RATIONING HEALTH CARE


In the Sunday, July 19, 2009, New York Times, an article authored by Peter Singer entitled “Why We Must Ration Health Care” made the argument that public, and probably private, health insurance should limit payments for medical treatments that are not cost-effective in delivering health improvement. He makes the argument that “Health care is a scarce resource, and all scarce resources are rationed in one way or another.”

While there are many compelling points in Singer’s article, I feel that he has analyzed the problem of health care costs at the wrong place with the wrong argument. The problem of runaway health care costs starts with the root cause of having too many people that get sick or injured by failing to take proper care of themselves. The vast majority of our costs are a result of front-end behaviors by individuals who deteriorate over time and incur significant costs from preventable chronic diseases.

We should treat their unhealthy behaviors as choices to be big health care system users at some later time, and penalize those behaviors to discourage them. For example, a person who smokes heavily throughout his or her life is very likely to be a heavy user of medical services later in life. A person who allows himself or herself to become obese will be diagnosed with either Type 2 diabetes, hypertension, cardiovascular disease, or muscular-skeletal problems. In each of these cases, unless we make these individuals pay for the higher-risk behaviors in which they are engaging, they will be underpaying for the subsequent demands they place on our health care system. To me, we will get far more effective results asking people to pay more earlier in their lives for health care than we will be denying them care when they need it at a later time.

Relative to quality-adjusted-years-of-life metrics which determine the cost-effectiveness of medical treatments, I would make two comments:

  • These metrics are averages over an entire population, which means that the treatments are highly effective for some people and totally ineffective for others. Rather than simply pricing them out of everyone’s range, we should focus more on research that enables us to determine why they work for some and not others. Over time, we can have a range of outcomes against which we can judge whether we will pay for the care, rather than treating diverse people the same. In some cases, it may be a good decision to pay, and, in others, it may not. This is true even for highly cost-effective treatments: there may be some individuals for whom the treatment is not likely to work, and we should not pay for it.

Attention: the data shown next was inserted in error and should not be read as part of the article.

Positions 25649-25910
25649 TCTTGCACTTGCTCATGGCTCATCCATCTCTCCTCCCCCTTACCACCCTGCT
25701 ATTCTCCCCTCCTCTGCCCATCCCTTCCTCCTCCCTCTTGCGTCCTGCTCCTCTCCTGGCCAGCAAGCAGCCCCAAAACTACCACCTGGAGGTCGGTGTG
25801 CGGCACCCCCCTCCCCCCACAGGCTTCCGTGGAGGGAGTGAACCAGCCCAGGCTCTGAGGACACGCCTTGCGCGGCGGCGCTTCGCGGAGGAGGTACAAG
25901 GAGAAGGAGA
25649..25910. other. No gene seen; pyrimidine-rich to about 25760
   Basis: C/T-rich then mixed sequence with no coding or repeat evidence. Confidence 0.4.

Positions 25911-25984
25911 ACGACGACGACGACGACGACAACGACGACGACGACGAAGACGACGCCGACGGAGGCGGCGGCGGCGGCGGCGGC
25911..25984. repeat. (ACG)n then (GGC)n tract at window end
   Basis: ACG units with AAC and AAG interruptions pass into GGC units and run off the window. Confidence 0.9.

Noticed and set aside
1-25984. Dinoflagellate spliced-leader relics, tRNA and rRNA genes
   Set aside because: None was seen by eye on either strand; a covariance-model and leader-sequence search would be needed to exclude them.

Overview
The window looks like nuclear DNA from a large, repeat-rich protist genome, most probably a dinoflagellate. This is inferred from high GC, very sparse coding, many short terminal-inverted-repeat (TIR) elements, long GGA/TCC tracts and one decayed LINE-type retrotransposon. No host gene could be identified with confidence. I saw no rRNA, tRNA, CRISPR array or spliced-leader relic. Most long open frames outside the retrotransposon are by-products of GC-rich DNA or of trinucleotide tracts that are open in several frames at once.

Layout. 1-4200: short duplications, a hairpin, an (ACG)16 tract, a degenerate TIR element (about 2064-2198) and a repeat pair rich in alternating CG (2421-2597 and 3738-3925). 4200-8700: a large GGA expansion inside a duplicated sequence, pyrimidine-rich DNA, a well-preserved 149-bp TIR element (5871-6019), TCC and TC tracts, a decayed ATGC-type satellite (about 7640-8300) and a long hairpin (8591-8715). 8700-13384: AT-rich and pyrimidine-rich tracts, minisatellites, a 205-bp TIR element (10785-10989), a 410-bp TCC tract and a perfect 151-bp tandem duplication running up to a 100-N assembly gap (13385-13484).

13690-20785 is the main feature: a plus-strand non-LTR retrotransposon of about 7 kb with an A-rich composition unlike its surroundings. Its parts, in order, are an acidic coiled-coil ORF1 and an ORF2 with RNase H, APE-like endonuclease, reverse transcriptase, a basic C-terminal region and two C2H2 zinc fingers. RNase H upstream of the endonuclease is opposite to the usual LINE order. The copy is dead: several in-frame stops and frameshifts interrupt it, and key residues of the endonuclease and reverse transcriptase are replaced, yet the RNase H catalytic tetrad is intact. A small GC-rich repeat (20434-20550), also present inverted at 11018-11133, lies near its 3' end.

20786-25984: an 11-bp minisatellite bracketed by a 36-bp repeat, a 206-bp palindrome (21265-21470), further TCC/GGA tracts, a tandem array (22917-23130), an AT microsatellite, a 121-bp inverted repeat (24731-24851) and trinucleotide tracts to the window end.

• When the treatment is designed to address a life-threatening, terminal medical condition like cancer, the person with the medical condition is often willing to get the treatment solely to buy time until something better comes along. If we are to get the public comfortable with denying payment for treatments that only marginally extend life, we also have to calculate whether there is a reasonable likelihood that a better treatment will emerge during the extended life period. That element should enter into the quality-adjusted-years-of-life calculation, so that the individual knows that the odds of surviving long enough to get a better treatment are also very low.

End-of-life care is a major financial drain on our health care system, and it also does not produce good outcomes for the individual because the quality of those last few weeks and months of life is often extremely poor. Recently, I attended a briefing by Dr. Neil Wenger of UCLA Medical Center who made a compelling argument that one of the weaknesses of end-of-life care decisions is that those making the decisions do not take into account the excruciating pain, the shortness of breath, and the other physical discomforts the individual experiences when he or she is having life extended. There is no mechanism for an individual to register these sensations and to express a point of view about how aggressively he or she wants life extended, especially if the odds of getting better are very low.

Current living will documents do not adequately address this all-too-common problem. They are very good at addressing cases in which individuals are in an irreversible coma, or have no continuing cognitive functions. They do not deal at all with excruciating pain and discomfort which totally interferes with an individual’s ability to experience even the smallest and simplest life pleasures.